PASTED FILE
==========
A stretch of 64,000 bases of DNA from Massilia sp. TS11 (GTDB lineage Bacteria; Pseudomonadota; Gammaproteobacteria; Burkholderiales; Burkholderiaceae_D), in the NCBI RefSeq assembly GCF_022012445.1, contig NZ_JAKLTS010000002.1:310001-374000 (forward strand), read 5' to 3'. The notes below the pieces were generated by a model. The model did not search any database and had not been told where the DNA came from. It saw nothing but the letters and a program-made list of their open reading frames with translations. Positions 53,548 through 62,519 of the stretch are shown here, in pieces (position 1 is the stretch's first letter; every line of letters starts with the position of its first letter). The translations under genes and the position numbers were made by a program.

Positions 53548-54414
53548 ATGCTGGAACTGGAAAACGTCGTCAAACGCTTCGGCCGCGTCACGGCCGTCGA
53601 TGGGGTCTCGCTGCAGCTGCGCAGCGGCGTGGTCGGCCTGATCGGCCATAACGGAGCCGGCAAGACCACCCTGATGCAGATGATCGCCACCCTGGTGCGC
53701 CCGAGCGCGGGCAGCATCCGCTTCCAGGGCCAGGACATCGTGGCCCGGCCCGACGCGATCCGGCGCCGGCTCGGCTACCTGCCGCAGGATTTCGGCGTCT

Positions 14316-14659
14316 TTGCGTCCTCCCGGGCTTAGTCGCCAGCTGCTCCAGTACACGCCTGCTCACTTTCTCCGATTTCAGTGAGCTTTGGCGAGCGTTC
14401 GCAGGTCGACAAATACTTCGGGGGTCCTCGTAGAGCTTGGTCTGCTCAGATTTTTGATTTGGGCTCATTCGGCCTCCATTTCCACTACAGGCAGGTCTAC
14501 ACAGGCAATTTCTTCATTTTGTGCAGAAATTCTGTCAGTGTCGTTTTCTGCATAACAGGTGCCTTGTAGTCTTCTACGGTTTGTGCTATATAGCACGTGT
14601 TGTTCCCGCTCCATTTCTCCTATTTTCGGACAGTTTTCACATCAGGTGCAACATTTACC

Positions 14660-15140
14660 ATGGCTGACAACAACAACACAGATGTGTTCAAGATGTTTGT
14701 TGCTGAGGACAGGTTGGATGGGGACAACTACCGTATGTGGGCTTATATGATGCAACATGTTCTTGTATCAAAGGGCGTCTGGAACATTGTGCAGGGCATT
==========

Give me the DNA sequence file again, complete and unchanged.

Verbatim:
A stretch of 64,000 bases of DNA from Massilia sp. TS11 (GTDB lineage Bacteria; Pseudomonadota; Gammaproteobacteria; Burkholderiales; Burkholderiaceae_D), in the NCBI RefSeq assembly GCF_022012445.1, contig NZ_JAKLTS010000002.1:310001-374000 (forward strand), read 5' to 3'. The notes below the pieces were generated by a model. The model did not search any database and had not been told where the DNA came from. It saw nothing but the letters and a program-made list of their open reading frames with translations. Positions 53,548 through 62,519 of the stretch are shown here, in pieces (position 1 is the stretch's first letter; every line of letters starts with the position of its first letter). The translations under genes and the position numbers were made by a program.

Positions 53548-54414
53548 ATGCTGGAACTGGAAAACGTCGTCAAACGCTTCGGCCGCGTCACGGCCGTCGA
53601 TGGGGTCTCGCTGCAGCTGCGCAGCGGCGTGGTCGGCCTGATCGGCCATAACGGAGCCGGCAAGACCACCCTGATGCAGATGATCGCCACCCTGGTGCGC
53701 CCGAGCGCGGGCAGCATCCGCTTCCAGGGCCAGGACATCGTGGCCCGGCCCGACGCGATCCGGCGCCGGCTCGGCTACCTGCCGCAGGATTTCGGCGTCT

Positions 14316-14659
14316 TTGCGTCCTCCCGGGCTTAGTCGCCAGCTGCTCCAGTACACGCCTGCTCACTTTCTCCGATTTCAGTGAGCTTTGGCGAGCGTTC
14401 GCAGGTCGACAAATACTTCGGGGGTCCTCGTAGAGCTTGGTCTGCTCAGATTTTTGATTTGGGCTCATTCGGCCTCCATTTCCACTACAGGCAGGTCTAC
14501 ACAGGCAATTTCTTCATTTTGTGCAGAAATTCTGTCAGTGTCGTTTTCTGCATAACAGGTGCCTTGTAGTCTTCTACGGTTTGTGCTATATAGCACGTGT
14601 TGTTCCCGCTCCATTTCTCCTATTTTCGGACAGTTTTCACATCAGGTGCAACATTTACC

Positions 14660-15140
14660 ATGGCTGACAACAACAACACAGATGTGTTCAAGATGTTTGT
14701 TGCTGAGGACAGGTTGGATGGGGACAACTACCGTATGTGGGCTTATATGATGCAACATGTTCTTGTATCAAAGGGCGTCTGGAACATTGTGCAGGGCATT